I’m going to admit, right at the start of this post that the title of this post now seems ridiculous to me.
Regular conversation with my friend in Beijing provides me with a fascinating insight into the people of China and perhaps more intriguingly, into my own pre-conceptions about the Chinese people. One of those pre-conceptions that I never knew I held is the belief that they don’t eat potatoes in China.
Potatoes are part of our staple diet in the UK and probably in the western world. Whether they’re fried as chips or fries, roasted as part of our Sunday dinner or served with breakfast as hash-browns, the rotund root vegetable is as much a part of our lives as chocolate and two-party politics.
I never realised, until last night when the conversation found its way to potatoes, that I had always believed that nobody ate them in China. Ironically, this discussion wasn’t initially about food, it started with a comment that some people actually look like them.
When I asked my friend if she was familiar with them she responded with amused surprise before proceeding to list all the ways she loved to eat them that reminded me a little of Bubba in Forrest Gump as he talked about shrimp.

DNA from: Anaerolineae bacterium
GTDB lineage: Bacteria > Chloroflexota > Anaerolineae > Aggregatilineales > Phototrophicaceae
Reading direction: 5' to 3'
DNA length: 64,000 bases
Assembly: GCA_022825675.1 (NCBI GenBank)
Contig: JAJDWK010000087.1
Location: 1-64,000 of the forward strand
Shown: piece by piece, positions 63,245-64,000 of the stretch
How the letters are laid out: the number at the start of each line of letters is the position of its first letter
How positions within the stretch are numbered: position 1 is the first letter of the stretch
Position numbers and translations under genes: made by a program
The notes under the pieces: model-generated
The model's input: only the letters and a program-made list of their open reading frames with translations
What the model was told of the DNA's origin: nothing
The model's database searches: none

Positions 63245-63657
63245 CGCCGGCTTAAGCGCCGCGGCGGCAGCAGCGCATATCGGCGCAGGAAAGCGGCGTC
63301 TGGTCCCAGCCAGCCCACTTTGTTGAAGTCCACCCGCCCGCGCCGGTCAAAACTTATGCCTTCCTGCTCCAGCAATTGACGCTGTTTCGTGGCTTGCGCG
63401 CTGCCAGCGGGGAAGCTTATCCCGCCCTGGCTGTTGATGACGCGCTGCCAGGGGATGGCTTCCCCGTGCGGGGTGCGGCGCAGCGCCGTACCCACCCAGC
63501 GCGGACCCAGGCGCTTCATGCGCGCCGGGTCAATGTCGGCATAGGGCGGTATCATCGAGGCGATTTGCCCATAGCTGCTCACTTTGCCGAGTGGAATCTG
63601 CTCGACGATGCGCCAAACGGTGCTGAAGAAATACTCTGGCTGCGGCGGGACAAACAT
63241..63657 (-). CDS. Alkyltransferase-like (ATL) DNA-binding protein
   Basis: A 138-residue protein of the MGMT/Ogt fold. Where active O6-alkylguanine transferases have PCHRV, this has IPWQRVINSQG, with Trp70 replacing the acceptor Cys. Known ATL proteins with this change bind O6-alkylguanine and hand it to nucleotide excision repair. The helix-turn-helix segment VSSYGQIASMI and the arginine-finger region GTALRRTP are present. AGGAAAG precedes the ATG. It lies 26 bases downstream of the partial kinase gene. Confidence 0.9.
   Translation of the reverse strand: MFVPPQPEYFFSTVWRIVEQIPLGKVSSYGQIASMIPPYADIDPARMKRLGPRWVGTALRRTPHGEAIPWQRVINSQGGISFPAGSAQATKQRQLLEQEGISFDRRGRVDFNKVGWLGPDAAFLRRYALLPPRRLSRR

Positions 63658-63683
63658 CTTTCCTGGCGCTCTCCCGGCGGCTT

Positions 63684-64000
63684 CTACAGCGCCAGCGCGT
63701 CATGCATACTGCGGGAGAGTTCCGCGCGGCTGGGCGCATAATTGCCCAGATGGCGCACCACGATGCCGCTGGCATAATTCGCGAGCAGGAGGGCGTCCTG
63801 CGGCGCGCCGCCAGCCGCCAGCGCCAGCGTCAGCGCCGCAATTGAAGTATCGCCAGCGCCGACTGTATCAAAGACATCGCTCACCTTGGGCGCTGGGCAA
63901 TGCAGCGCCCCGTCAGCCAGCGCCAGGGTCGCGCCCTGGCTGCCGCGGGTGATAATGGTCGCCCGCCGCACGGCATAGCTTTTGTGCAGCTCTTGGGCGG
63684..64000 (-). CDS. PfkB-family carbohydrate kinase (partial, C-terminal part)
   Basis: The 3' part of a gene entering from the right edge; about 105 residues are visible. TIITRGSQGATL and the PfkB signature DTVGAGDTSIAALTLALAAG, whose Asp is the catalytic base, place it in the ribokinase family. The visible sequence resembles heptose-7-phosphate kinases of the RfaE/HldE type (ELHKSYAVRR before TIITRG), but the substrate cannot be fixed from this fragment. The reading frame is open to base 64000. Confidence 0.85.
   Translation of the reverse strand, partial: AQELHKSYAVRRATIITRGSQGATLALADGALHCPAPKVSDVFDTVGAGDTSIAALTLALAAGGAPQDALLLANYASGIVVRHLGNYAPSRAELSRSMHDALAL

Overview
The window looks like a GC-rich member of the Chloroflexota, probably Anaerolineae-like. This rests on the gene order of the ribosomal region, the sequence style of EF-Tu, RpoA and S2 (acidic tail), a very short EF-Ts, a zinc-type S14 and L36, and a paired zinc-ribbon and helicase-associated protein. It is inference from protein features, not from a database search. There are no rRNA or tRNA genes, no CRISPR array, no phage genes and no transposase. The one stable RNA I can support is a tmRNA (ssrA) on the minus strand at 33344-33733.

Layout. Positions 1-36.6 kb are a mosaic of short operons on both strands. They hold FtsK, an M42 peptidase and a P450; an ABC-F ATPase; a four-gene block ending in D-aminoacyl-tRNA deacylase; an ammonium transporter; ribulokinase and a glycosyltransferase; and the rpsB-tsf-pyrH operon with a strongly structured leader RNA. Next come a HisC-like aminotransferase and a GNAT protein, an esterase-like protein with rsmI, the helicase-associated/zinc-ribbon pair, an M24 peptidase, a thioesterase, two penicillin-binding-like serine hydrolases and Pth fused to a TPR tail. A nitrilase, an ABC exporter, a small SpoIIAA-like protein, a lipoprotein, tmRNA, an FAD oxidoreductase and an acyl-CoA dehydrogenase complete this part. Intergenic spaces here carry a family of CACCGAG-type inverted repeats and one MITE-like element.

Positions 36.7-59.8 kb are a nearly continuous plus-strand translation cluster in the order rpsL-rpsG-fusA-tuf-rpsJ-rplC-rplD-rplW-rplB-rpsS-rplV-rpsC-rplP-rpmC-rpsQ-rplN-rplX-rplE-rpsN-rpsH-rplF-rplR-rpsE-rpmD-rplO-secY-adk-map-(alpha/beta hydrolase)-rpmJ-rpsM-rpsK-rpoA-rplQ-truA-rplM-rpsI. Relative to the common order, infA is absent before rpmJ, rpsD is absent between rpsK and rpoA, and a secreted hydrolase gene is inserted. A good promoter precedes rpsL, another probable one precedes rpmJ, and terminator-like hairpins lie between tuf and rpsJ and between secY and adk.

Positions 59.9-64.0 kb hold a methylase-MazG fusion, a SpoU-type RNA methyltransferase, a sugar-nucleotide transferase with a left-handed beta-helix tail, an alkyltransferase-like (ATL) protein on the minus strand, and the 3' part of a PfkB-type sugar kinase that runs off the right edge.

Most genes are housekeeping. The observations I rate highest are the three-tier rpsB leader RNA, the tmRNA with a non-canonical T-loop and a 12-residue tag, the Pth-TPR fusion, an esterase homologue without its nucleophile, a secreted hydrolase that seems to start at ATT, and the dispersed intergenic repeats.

So yes, they eat potatoes in China and I felt a bit silly.
It’s probably not my fault. My only exposure to Chinese food is what is offered at the restaurants and take-aways (all of which claim to offer authentic Chinese cuisine). I’d always assumed that they served chips to appeal to the those that were too xenophobic to eat rice or noodles with their Kung-po Chicken.
In hindsight, it’s a bit narrow minded to believe that a nation of 1.4 billion people limit their diet to a menu of just over a hundred items, especially when China is almost as large as the entirety of Europe.